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If You Need Me, I’ll Be Showering For The Next Several Hours

, , , | Right | September 25, 2021

The creepiest customer I’ve ever had was at a tech support company about seven years ago when I did tech support for a company that provided free online apps across the globe. They needed help finding some files on their account.

User: “So, how old do you have to be to work there? You sound twelve!”

Me: *Laughs* “Oh, yes! I get that a lot. Definitely not twelve.”

User: “I don’t believe you! Are you single?”

Me: “Uh… married with a kid.”

User: “No, you’re not. You’re only twelve. You sound hot. You should go out with me.”

To make it worse, they either had that smoker’s voice people get or they were in their sixties. Their tone of voice was that one that creeps get when they think they’re being sexy but it’s all cringe.

Even With The Phones Back Up, Communication Is Down

, , , , | Working | September 20, 2021

This takes place around 2012. I have been at this help desk, tech support job for about four years now. I am the lead Tier 2 technician. Since no management works on the weekends, I am in charge of the half-dozen other technicians working with me. There is an escalation list of managers to contact should any issues beyond my scope come up.

One day, on what starts like any other Saturday morning, I arrive at work about ten minutes early. The two guys that work third shift are just leaving and everyone for first shift is coming in to get logged on the phone system to and to start working any older tickets.

The morning progresses like it usually does: a few calls early in the morning but nothing pressing. About an hour goes without any calls and we’re approaching the pre-lunch rush, but the phones aren’t ringing and any outgoing calls we’ve tried to make, no customers are picking up. About another thirty minutes pass and still no calls. We find this odd.

I grab my cell phone and dial the help desk phone number; it just goes to a busy signal. Oh, s***! Phones are down!

I grab the escalation list and see what manager is on call for the day and I call him using my cell phone. About twenty minutes later, phones are still down, but the manager is on the floor and he’s calling out to the phone company and then to his supervisor. With the phones being down, we cannot call out to customers to work with them on issues and we certainly can’t get any inbound calls to help customers with any current issues. So, the help desk techs and I just sit and wait for instructions from management.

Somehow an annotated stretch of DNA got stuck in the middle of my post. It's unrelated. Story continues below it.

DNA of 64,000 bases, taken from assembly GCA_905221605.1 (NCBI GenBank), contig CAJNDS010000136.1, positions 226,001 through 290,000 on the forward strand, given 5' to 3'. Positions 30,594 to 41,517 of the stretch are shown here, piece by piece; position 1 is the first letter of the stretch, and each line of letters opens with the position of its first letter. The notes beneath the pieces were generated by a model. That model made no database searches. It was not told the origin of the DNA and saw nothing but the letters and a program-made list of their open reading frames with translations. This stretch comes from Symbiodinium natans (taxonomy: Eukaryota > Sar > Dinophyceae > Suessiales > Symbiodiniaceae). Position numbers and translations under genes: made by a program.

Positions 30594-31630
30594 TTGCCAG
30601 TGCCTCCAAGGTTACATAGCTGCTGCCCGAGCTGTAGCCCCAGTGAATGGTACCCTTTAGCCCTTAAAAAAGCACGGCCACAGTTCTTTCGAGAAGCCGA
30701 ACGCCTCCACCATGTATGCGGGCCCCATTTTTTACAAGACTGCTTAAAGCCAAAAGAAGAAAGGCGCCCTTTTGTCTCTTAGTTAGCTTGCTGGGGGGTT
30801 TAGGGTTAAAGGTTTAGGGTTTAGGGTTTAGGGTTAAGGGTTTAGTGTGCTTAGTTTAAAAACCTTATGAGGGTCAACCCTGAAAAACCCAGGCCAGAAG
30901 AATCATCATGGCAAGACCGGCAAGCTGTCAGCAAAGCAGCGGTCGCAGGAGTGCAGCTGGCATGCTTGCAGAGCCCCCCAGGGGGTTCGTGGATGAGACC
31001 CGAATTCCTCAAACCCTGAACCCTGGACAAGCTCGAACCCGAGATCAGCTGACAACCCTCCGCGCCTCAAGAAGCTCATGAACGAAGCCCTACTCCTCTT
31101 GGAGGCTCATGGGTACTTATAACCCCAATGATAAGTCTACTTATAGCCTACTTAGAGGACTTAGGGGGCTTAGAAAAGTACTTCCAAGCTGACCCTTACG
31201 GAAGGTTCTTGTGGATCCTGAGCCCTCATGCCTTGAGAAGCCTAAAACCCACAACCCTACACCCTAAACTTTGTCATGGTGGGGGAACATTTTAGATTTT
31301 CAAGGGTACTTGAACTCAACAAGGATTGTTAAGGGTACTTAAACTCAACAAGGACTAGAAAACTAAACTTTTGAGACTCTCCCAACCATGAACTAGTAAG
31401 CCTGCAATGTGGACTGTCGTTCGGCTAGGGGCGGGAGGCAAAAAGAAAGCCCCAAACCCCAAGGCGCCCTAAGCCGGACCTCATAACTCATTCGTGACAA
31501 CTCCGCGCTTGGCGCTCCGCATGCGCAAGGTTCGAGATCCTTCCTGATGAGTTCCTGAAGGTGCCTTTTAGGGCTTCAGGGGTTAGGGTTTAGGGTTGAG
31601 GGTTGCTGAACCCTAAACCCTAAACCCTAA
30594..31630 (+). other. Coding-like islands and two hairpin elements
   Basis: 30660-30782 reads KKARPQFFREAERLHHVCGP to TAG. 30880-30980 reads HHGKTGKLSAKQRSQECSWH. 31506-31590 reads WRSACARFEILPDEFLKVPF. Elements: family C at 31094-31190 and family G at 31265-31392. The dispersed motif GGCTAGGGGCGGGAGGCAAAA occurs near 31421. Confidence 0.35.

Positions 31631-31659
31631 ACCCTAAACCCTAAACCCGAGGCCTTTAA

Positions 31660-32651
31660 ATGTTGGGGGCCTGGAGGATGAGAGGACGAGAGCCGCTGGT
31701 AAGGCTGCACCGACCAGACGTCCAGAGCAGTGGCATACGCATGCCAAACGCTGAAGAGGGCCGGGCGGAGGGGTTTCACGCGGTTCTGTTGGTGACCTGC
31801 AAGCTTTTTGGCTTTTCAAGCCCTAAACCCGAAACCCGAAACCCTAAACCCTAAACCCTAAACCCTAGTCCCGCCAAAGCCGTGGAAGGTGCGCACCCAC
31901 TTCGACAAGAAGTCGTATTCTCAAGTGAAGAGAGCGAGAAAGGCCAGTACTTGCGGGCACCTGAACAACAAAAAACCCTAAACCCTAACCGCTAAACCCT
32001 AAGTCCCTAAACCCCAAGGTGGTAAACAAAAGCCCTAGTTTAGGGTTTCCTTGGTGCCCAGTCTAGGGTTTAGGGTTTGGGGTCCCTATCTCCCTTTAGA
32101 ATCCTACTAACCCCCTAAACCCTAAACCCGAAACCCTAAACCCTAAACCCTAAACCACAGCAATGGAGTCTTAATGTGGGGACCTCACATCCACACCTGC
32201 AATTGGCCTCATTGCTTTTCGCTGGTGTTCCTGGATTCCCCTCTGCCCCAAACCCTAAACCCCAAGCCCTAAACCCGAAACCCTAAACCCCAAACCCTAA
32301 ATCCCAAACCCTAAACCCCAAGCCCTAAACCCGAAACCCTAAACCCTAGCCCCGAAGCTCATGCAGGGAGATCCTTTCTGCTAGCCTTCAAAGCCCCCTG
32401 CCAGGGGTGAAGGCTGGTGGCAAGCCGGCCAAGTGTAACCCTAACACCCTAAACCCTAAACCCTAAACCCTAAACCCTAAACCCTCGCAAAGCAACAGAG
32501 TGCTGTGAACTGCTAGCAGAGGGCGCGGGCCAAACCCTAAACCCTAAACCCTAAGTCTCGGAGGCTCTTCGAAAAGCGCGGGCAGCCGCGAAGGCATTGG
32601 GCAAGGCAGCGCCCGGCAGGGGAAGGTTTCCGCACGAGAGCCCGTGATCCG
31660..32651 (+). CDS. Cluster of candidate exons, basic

Another thirty minutes go by and in walks a couple of the owners with our in-house techs to check phones on our end while they are still working with the phone company. Management and owners are trying to figure out what actions to take next because we cannot have downtime like this.

Pretty soon, one of the owners comes around and tells the help desk techs that they are working on getting some burner phones so we can start making outbound calls because it could be a few more hours before the phone company can fix the issue. In the meantime, the owner tells us that we need to start using our personal cell phones to make outbound calls to customers. They say they will reimburse us and pay us $50 to use our personal cell phones.

A couple of guys think it is a good deal, but I don’t. 

Me: “I am not using my own personal cell phone to make outbound calls to customers. Once customers get technicians’ cell phones, they are relentless and constantly call them. So, I am not going to be using my cell phone for any work-related calls to customers.”

Immediate Manager: “I understand, and I don’t blame you. I have customers who’ve gotten my number constantly trying to call my personal cell.”

About an hour goes by. The phone company resolves the issue and phones are working again, just about the same time that one of the other owners shows up with a dozen burner phones to use. With the phones up, we continue on with the workday without any other issues.

Along comes Monday, and after I get into work and to my desk, my manager tells me that his supervisor wants to see me. I head into the head manager’s office and he sits me down across the table from him.

Head Manager: “Why wouldn’t you make any calls with your cell phone on Saturday? You knew the phones were down and we needed to make calls to customers to work on existing tickets in the system.”

Me: “I already told you guys that I wasn’t using my personal cell phone to make calls to customers.”

Head Manager: “The owners said they would pay for your cell phone bill for the month, so I don’t understand why it was an issue.”

Me: “It’s my cell phone. Not a work phone. You guys don’t pay for it nor own it, and I don’t want customers to have my number to call me on my personal cell phone. If you want me to have a company-owned cell phone to use and make calls from it, I’ll be more than happy to do that, but I won’t use my personal cell for work-related calls.”

Head Manager: “Okay. Fair enough. That’s all.”

I head out to my desk and do my work, and after a few days, I forget about the incident and life moves on. Or so I think.

The following week, I’m once again asked to talk with the head manager for the help desk.

Head Manager: “The owners want to know why it was such a difficult thing to not use your cell phone a couple of Saturdays ago when the phones were down.”

Me: “I already told you. My phone. Not a company phone.”